Developing career resilience
Developing career resilience

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Developing career resilience

4 Resilience and change

One way of thinking about career and personal resilience is that developing resilience leads to success in dealing with change. Psychologist John Fisher (2012) has developed a model of personal change – the Personal Transition Curve (see Figure 2) – through work that examined how individuals responded to changes that were being made within their organisations. Fisher’s work is based on, and advances, earlier work in psychology dating back to Elisabeth Kübler-Ross’s work on death, loss and grief in 1973.

Fisher identified eight stages of transition in the workplace – although not all stages are of equal length or significance for each person, even within the same changing organisation.

Described image
Figure 2 Fisher’s Personal Transition Curve – larger version available [Tip: hold Ctrl and click a link to open it in a new tab. (Hide tip)]

Fisher adds to the eight stages by identifying three further ‘points’ where people may not move through the transition process (denial or hostility) or where someone may decide that they will leave the organisation (disillusionment).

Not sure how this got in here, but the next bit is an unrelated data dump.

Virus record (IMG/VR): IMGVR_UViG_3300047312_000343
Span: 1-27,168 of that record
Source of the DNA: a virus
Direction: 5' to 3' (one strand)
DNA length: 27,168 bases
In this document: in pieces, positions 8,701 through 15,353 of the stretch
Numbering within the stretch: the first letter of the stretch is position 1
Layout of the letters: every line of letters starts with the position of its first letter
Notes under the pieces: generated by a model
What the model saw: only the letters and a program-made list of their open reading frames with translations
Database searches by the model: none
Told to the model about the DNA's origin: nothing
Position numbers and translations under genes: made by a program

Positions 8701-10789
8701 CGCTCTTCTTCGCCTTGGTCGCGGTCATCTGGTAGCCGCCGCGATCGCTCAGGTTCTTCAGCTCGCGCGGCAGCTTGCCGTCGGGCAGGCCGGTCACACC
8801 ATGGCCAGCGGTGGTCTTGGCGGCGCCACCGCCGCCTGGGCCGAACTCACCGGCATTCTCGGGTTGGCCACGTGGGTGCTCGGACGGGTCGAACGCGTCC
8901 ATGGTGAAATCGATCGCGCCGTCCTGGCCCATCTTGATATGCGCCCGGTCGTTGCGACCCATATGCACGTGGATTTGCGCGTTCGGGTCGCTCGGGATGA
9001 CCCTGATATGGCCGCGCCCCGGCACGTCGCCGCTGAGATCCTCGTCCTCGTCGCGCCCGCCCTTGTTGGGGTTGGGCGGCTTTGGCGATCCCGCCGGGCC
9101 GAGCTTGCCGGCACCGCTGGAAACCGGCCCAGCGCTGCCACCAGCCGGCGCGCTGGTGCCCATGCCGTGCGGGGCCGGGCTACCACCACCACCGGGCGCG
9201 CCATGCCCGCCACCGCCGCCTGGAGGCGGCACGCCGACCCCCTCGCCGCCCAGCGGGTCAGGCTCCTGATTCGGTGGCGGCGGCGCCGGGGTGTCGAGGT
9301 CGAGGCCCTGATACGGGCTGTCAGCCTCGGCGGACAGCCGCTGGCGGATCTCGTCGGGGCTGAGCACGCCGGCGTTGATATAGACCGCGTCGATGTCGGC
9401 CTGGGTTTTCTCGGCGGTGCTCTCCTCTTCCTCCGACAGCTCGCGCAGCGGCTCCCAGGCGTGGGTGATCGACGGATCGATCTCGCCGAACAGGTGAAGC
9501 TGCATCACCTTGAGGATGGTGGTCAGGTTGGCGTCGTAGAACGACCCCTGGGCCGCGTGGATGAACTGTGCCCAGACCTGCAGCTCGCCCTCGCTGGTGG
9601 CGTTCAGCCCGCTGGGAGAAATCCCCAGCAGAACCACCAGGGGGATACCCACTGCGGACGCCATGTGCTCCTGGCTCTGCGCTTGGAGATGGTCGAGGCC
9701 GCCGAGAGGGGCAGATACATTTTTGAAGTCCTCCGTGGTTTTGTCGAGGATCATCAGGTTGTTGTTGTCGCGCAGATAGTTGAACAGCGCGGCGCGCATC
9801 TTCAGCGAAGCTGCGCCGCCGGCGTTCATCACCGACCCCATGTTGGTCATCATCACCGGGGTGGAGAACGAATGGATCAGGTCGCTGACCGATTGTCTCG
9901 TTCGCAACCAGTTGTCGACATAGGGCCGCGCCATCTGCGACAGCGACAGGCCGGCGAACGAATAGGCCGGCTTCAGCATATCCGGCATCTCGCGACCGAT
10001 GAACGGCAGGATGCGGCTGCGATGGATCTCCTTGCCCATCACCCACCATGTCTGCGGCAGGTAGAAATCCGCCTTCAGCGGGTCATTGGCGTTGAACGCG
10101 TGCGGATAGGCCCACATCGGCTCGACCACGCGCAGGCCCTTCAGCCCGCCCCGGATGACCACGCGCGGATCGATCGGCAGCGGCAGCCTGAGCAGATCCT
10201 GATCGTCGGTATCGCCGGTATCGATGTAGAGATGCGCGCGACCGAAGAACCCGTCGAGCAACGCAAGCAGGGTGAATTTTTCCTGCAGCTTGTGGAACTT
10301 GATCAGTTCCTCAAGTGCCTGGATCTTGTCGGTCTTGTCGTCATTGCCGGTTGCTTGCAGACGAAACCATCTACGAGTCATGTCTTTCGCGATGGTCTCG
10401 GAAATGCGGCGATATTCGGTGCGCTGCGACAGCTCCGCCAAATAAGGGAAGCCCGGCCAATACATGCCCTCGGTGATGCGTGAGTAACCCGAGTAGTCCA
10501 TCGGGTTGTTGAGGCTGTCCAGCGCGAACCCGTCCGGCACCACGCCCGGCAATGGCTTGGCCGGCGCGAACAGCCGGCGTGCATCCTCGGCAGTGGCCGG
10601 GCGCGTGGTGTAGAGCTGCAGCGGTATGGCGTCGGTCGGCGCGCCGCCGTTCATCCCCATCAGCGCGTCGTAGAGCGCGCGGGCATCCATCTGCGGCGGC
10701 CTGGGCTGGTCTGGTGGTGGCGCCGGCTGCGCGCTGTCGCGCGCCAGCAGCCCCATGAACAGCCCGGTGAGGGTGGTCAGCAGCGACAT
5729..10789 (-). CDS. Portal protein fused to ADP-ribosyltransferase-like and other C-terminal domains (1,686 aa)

The transition phases represent a sequence in the level of self-esteem as you experience change. Changes in levels of self-esteem appear to follow a predictable path and identifying the eight phases along such a self-esteem curve can help you to understand the transition process better. Although this model describes transition as a sequence, not everyone in job transition will experience every phase. Each person’s progress is unique: one may never get beyond denial or disillusionment; another may drop out during the depression phase; others will move smoothly and rapidly to the later phases.

Activity 9 Personal transition curve

Timing: Allow about 15 minutes

Using Fisher’s Personal Transition Curve in Figure 2, and your personal example of change that you identified in Activity 8, think about whether you recognise any of the stages listed here. Make some notes about your own transition curve.

Do you remember experiencing these stages? How long did it take to make the change?

Did you move quickly through the cycle or get stuck?

Were there emotions or behaviours from yourself or others that you could link to parts of the cycle?

Identify something that did you do to take care of yourself when going through the different stages. Did you talk to others? Take action? Focus on a new activity outside work?

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As your answer to this question will be personal/only applicable to your own circumstances, there is no discussion for this activity.

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